For many health care facilities, property and building leases are a necessary component of doing business. However, the rules for how lease expenses are categorized are changing and organizations will have to account for these expenditures differently going forward.
In February 2016, the Financial Accounting Standards Board—in conjunction with the International Accounting Standards Board—issued new lease accounting guidance, ASU No. 2016-02, Leases (Topic 842).
These new standards will take effect for nonpublic companies (including most non-profit health care organizations) for fiscal years beginning after December 15, 2019. However, these changes must be reflected in comparative information from prior years, so if your organization includes two years of balance sheets in your annual report, your 2019 report would require restatement using the new standard.
Early adoption is permitted and for leases existing at, or entered into after, the beginning of the earliest comparative period presented in the financial statements, lessees and lessors must apply a modified retrospective transition approach.
This new guidance is intended to simplify lease accounting and allow financial statement users worldwide to easily compare reports from different organizations. This also will eliminate the concept of off balance sheet treatment for “operating leases” for the vast majority of lease contracts.
How is a lease is defined under the new guidelines:
Healthcare CFOs have always known that leases come in two types: operating leases and capital leases. Under an operating lease, you would typically record the rent as an expense over the lease term. Capital leases, on the other hand, are classified as interest and obligation payments on the balance sheet (similar to a mortgage).
Under the new guidelines, a lease is defined as a contract that conveys the “right to use” an underlying asset for a period of time in exchange for consideration. Going forward, you need to assess whether:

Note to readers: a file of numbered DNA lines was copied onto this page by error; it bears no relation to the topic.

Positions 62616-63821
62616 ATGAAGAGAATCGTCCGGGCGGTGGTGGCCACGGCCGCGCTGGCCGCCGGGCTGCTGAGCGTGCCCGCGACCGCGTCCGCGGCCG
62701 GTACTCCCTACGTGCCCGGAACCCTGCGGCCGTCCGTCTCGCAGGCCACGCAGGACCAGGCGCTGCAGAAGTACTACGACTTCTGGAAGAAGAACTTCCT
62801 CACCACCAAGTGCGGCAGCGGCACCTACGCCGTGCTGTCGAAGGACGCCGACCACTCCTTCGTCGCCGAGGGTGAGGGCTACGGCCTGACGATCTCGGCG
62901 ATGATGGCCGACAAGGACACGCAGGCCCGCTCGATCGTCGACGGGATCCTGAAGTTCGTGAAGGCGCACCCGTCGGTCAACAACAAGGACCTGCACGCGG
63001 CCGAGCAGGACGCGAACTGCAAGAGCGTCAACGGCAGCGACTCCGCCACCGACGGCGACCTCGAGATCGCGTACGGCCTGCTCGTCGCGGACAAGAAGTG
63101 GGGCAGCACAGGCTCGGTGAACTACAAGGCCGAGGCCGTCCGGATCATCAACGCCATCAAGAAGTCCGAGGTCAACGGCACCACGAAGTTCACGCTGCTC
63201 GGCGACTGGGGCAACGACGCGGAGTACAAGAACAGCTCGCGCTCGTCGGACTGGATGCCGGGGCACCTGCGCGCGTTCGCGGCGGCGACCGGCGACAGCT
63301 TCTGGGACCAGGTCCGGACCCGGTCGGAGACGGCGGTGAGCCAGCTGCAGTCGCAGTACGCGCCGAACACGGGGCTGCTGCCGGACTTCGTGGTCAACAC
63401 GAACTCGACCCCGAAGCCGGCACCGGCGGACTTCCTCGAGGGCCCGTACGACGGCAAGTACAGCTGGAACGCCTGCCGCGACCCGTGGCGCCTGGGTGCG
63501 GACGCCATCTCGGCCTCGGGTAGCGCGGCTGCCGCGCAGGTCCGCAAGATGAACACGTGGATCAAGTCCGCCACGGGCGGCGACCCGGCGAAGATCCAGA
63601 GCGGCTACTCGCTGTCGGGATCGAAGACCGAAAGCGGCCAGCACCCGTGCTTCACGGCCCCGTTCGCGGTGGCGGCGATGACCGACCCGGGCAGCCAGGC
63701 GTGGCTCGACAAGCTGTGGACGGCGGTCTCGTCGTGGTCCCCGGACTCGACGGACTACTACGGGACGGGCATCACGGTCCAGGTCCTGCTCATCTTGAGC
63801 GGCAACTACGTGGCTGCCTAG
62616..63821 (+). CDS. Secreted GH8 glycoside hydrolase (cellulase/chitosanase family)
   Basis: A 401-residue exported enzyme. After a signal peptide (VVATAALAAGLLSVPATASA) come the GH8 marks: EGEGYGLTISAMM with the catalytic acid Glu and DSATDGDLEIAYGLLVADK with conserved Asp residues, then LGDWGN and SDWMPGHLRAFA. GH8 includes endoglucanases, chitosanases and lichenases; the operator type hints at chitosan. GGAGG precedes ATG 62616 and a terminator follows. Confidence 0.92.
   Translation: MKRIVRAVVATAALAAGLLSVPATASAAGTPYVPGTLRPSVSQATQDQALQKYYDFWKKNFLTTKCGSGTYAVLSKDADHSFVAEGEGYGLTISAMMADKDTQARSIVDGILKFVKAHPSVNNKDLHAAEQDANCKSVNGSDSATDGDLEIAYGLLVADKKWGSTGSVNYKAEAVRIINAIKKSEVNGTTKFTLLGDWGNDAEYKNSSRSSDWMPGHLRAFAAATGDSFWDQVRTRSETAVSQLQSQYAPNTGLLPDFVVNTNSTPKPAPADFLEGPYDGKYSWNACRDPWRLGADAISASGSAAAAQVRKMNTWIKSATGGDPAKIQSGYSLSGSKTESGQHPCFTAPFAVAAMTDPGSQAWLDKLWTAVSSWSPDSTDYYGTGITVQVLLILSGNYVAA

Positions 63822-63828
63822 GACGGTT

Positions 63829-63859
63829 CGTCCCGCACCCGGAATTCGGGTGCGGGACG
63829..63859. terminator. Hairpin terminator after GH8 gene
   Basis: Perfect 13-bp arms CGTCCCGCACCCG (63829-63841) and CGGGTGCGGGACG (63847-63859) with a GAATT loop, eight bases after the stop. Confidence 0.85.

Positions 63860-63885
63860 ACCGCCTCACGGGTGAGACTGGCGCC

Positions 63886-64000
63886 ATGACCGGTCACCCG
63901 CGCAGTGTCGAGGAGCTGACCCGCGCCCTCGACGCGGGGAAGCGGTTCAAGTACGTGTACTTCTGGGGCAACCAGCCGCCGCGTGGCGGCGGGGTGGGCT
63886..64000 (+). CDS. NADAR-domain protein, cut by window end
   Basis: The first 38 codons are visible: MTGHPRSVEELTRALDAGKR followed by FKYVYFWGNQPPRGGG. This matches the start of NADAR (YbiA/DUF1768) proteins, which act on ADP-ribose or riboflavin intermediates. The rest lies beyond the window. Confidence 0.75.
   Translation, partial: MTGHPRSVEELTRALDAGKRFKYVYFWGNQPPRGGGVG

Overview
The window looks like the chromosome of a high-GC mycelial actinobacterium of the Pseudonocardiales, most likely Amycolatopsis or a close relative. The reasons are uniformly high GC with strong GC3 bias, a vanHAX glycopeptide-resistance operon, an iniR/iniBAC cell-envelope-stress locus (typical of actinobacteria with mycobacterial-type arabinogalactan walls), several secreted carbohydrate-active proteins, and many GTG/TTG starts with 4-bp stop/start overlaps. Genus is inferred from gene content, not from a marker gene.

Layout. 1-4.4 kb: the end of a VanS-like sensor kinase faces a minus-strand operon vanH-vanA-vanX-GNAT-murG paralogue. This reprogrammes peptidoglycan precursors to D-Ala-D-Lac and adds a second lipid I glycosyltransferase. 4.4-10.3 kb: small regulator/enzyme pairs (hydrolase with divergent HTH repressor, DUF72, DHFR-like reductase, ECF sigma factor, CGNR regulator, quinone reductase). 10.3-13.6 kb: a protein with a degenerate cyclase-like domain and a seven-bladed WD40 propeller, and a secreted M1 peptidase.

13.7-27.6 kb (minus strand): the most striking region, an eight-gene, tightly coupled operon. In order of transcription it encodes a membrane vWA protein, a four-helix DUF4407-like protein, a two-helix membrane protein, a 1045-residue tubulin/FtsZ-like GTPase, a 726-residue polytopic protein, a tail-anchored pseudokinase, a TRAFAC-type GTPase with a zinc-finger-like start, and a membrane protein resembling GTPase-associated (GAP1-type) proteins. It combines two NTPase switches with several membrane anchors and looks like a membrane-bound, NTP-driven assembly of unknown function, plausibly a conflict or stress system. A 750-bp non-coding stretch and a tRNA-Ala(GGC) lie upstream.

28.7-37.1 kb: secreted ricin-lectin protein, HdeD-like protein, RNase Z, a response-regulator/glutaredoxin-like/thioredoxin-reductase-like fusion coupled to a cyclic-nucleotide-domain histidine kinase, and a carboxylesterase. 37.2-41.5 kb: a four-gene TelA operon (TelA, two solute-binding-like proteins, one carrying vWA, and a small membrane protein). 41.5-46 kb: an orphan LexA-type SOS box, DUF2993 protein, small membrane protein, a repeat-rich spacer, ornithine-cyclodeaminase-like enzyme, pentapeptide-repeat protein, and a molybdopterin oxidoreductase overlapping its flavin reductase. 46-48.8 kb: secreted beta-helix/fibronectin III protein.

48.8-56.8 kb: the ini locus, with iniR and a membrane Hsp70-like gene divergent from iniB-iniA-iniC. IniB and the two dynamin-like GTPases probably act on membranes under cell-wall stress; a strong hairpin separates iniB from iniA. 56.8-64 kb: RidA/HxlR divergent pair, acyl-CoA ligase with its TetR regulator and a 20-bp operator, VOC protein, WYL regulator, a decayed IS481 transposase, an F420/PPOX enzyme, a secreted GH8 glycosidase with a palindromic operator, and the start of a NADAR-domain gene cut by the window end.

- Fulfillment depends on the use of the identified asset, or;
- The contract conveys the right to control the use of the identified asset.
What the new model looks like:
Lessees will recognize a “right-of-use asset” and a “lease liability” for virtually all their leases.
- The liability will be equal to the present value of lease payments. The obligation will be accounted for similar to debt and amortized using the effective interest rate method.
- The asset will be based on the liability, plus any prepayments, initial direct costs, less incentives received, etc.
For income statement purposes:
- Operating leases will result in a straight line expense (similar to current operating leases).
- Finance leases will result in a front-loaded expense (similar to current capital leases).
How leases have to be classified:
Under the guidelines, at a lease’s inception, leases with a term of over one year must be classified as either finance or operating, with both classifications resulting in the recognition of a defined “right of-use” asset and a lease liability on the balance sheet. However, recognition in the income statement will differ depending on the lease classification. Finance leases recognize the amortization of the right-of-use asset separate from the interest on the lease liability and operating leases recognizing a single total lease expense, similar to a rent expense today.
What kind of leases will be affected:
These new standards apply to all leases, from commercial real estate to equipment leases, such as copiers and telephone systems, so adopting them may require new processes and controls.
Disclosures and other considerations to keep in mind:
You’ll also need to be aware of any extensive quantitative and qualitative disclosures, such as:
- Significant judgements made by management, and;
- Insight into the extent of revenue and expense recognized and expected to be recognized from existing contracts.
Also, a lessee shall assess whether a “right-of-use asset” is impaired and shall recognize any impairment in accordance with GAAP/IFRS Rules.
Additional factors that you need to consider in your lease obligation and account for going forward, include:
- Early renewals;
- Lease extensions;
- Early cancellations;
- Expansion of space;
- Contraction of space;
- Blend and extend impairments, and;
- Rental rate negotiation
As your organization prepares for the upcoming guidelines, you may need to educate your board members and other financial statement users regarding the changes and how it will impact them. While the implementation timeline is two years away, taking the time to plan ahead and align your financial reporting to reflect the new guidelines can help your team be fully prepared once the guidelines are enacted.
Steve Austin with Swenson Advisors is a business referral partner of Greg Brown and co-authored the original article with Greg Brown.